Socialization – Notes from Dr. Ian Dunbar’s book, “Before and After

Puppies should meet 5 new people a day (for the first 3 months). For the first two weeks, the puppy should meet these 5 new people a day at your home (you do it at home because the puppy shouldn’t leave your home in those two weeks because that’s the “fear period,” a strange, one-time period when any negative encounter can traumatize them forever). To do this: After you’ve had the dog for a day, invite 5 men (and 1 child) over one night to meet the puppy (maybe even a TV party). They can hand-feed the puppy some kibble, and hold, hug, and touch him. The next night, invite over 5 women and 1 child (same directions). Repeat for 11 more days. You can have more than 1 kid at a time after a while. After 2 weeks, you can then go outside with the dog to meet 5 people a day. Note: If you don’t do this socialization, the dog won’t like to be hugged, won’t like men, etc. Continue reading

Potty Training 2 – Notes from Dr. Ian Dunbar’s book, “Before and After

Intro The following procedure from Dr. Dunbar is exacting, but if you follow it, the puppy will most likely never potty inside and will most likely never chew on anything it’s not supposed to. As a result, the puppy will be potty-trained quickly (because they’ve only done the right thing every time). Continue reading

Potty Training 1 – Notes from Dr. Ian Dunbar’s book, “Before and After Getting Your Puppy”

Supplies: Playpen, crate, bed Water bowl (no food bowl…all kibble should be fed by putting into the Kongs) 2 Kongs Puppy pads (for when you are away from home) Metal leash (chew- proof) and carabiner Slip-collar (the dog doesn’t wear a collar for fear of choking, but you can use the slip collar when bringing the dog out to potty.) Freeze-dried liver treats (3 per potty) Puppy kibble Continue reading

National Suicide Hotline Phone Number: 1-800-273-8255

PTSD and other psychiatric problems can come with a risk of suicide. If you need someone to talk to, the phone number for the national suicide hotline is 1-800-273-8255. It’s free, and it’s open 24/7. Continue reading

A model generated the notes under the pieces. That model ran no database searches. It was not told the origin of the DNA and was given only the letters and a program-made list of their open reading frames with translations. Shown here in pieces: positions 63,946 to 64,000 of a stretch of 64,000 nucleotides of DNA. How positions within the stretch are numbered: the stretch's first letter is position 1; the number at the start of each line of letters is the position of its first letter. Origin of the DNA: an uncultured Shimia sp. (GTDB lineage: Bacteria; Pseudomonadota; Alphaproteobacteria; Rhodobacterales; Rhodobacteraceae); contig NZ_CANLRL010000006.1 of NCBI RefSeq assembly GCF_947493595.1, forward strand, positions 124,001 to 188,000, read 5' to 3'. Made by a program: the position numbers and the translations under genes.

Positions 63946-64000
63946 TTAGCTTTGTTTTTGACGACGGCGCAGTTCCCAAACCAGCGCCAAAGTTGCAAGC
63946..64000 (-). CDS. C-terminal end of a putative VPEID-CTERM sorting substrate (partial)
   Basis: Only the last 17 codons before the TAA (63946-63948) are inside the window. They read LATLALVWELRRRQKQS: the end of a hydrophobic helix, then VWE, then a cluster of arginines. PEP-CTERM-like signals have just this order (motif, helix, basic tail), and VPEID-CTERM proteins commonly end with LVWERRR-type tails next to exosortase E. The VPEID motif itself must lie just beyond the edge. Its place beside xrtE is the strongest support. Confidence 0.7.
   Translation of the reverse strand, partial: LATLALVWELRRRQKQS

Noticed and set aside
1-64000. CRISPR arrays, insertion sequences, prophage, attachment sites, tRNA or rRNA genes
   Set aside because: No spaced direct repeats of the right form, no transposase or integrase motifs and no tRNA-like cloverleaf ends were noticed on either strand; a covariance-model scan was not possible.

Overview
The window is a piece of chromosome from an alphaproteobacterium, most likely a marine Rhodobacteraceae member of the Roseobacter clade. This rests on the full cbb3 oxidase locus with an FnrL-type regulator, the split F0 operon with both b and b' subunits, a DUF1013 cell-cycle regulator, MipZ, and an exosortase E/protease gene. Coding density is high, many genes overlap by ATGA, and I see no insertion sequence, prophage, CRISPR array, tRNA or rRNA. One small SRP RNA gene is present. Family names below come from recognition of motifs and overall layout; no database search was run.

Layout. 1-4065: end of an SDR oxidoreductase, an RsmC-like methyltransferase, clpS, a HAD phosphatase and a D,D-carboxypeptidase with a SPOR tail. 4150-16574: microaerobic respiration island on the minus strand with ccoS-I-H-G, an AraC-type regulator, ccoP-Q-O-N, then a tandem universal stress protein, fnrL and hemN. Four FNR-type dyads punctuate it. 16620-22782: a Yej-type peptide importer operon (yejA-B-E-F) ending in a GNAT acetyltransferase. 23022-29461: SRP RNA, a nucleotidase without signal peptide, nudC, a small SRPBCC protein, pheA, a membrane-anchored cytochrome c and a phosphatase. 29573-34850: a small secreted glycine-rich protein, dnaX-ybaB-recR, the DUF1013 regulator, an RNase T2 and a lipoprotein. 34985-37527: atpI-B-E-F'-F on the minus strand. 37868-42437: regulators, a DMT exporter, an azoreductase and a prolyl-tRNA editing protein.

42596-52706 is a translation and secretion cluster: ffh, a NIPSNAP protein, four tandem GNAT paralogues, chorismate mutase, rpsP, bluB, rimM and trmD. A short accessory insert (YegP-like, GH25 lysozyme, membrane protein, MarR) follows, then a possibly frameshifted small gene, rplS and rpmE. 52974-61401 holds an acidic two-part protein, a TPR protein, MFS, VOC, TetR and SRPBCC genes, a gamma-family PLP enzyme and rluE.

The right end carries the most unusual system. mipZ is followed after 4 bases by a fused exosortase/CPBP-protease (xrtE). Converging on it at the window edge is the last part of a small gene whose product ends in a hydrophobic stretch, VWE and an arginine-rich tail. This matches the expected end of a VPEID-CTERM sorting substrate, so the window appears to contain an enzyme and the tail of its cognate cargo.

Honoring Henry

We are heartbroken to share the news that Henry, one of the first children we trained a service dog for, has passed away after a short and sudden illness. Since early 2013, service dog Bailey has been Henry's best friend and constant companion, and we have loved watching them grow together. We will miss Henry's laugh, how he cuddled with Bailey when he was supposed to be getting ready for school, and how he loved to sneak treats to his best buddy. If you would like to honor brave Henry Wills, 100% of your donation will go towards training and providing a service dog for someone special. The service dog will be named after Henry’s favorite song: Sunshine.

Project Australia

We are pausing all current regular fundraising efforts in order to help our Australian efforts to rescue, rehabilitate, and relocate animals that are impacted by the devastating wildfires. Please donate to this urgent relief effort.

Testing Ella’s Reactivity

In a public big-box store with elevators, stairs, moving walkway, parking lot, grocery cart, strangers, and the trainer carrying a garbage can.  

Task of “Cover”

 

Secret Service and White House Dog Breeds

Dog-loving visitors at the White House sometimes wonder why they see several breeds of dogs there, even though the Secret Service uses exclusively Belgian Malinois. The answer can be found a great book, "Secret Service Dogs: The Heroes Who Protect the President of the United States" by Maria Goodavage. Ms. Goodavage writes about the bomb-sniffing PSCO dogs that are used in the White House that are non-Malinois breeds like Labrador retrievers and Springer Spaniels.  The anacronym PSCO stands for Personel Screening Open Area. The program use these non-Belgian Malinois began in 2014 because the Belgian Malinois scare people and thus people move away from them (which is what you don't want when the dog is supposed to sniff out explosives people might be carrying). These bomb-sniffing PSCO dogs are also known as: Friendly Dogs Floppy Eared Dogs These "Friendly Dogs" (the term used most often) are working dogs and they wear a black vest. Friendly Dogs are friendly, but they still shouldn't be petted by visitors because they have an important job to do. If you want to ask questions of the handler, they might give a quick answer, but since they're working, the author says that a Secret Service employee will often come over to answer questions, instead. Parade magazine had an article on White House dogs with this picture by Maria Goodavage: